With a little help — and lobbying — from conservationists, new “hot spot” maps may help sea turtles steer clear of industrial fishing lines.
The maps plot the migration patterns of leatherback turtles, then overlap the sea routes frequented by fishermen in the Pacific Ocean.
“Fisherman put 760 million hooks in the Pacific Ocean every year and a small proportion of those hooks catch turtles,” said James Spotila, professor of environmental science at Drexel University.
Spotila studies the relationship between animals and their environment. Lately, he’s had a special interest in leatherback turtles.
“They’re kind of like a canary in a mineshaft for the Pacific Ocean,” Spotila said. “If the turtles are healthy, we might guess that the ocean is healthy.”
Wildlife biologist John Roe led the map development and study published in the journal “Proceedings of the Royal Society B.”
Commercial operations in the Pacific throw down miles and miles of fishing lines each year.
“So probably what happens is [the turtles] are hauled up on board or the lines are cut and the turtles are left out there injured or, in some cases, already dead,” said Roe, assistant professor of biology at the University of North Carolina, Pembroke Campus.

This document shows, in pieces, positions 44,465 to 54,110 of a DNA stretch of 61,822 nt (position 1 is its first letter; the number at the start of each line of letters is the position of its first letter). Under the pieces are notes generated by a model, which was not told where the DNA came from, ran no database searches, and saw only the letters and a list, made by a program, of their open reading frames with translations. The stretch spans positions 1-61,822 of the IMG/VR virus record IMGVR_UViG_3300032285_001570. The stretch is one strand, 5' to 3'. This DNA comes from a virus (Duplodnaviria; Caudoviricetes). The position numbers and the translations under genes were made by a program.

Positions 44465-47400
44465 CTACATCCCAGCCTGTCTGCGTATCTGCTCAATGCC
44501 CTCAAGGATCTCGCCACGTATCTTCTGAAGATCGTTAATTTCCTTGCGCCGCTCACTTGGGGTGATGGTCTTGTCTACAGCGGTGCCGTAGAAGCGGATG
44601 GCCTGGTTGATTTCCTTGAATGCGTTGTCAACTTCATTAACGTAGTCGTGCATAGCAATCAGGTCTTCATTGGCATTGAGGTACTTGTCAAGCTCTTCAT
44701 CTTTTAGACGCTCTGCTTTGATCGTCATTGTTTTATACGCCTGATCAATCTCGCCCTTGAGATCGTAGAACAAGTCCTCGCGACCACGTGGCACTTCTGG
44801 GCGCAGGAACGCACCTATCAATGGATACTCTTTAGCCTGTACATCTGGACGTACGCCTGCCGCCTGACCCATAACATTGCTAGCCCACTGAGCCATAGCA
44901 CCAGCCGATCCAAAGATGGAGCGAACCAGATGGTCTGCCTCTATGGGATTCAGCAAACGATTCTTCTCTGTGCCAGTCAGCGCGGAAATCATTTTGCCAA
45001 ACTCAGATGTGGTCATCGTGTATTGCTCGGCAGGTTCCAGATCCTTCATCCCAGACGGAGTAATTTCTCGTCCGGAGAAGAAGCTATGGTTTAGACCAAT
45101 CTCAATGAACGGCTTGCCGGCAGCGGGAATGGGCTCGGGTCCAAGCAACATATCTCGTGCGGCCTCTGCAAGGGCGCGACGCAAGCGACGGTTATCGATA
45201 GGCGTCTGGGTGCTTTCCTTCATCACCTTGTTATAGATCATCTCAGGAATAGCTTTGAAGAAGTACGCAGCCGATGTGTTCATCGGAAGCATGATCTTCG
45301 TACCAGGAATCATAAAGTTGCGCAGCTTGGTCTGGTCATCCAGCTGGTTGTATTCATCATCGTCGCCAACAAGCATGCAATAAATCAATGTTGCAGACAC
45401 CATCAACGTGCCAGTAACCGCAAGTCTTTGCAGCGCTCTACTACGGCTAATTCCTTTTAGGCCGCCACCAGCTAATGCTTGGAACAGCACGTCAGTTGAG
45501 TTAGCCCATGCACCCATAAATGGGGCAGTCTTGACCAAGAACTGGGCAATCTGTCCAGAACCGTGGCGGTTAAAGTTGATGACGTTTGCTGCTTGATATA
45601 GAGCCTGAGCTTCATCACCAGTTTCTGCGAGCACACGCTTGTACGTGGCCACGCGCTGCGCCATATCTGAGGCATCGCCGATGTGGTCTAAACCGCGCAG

Scientists had already tracked the migration; Roe, Spotila and their team added the fisheries data.
Spotila says the result is a map of the places where it’s likely that fishery lines and turtles will intersect.
“Bycatch” is a term used for the animals unintentionally swept up in a fishing operation. The researchers call their new tool “bycatch risk maps.” Areas in red show the highest risk for unintentional turtle catches.
Spotila says the “hot spot” maps may help conservationist focus their efforts and pinpoint exactly where new regulations are needed.
“There’s a big ocean, there are limited resources, what you want to do is apply your resources where they are needed the most, where the greatest threat is,” he said.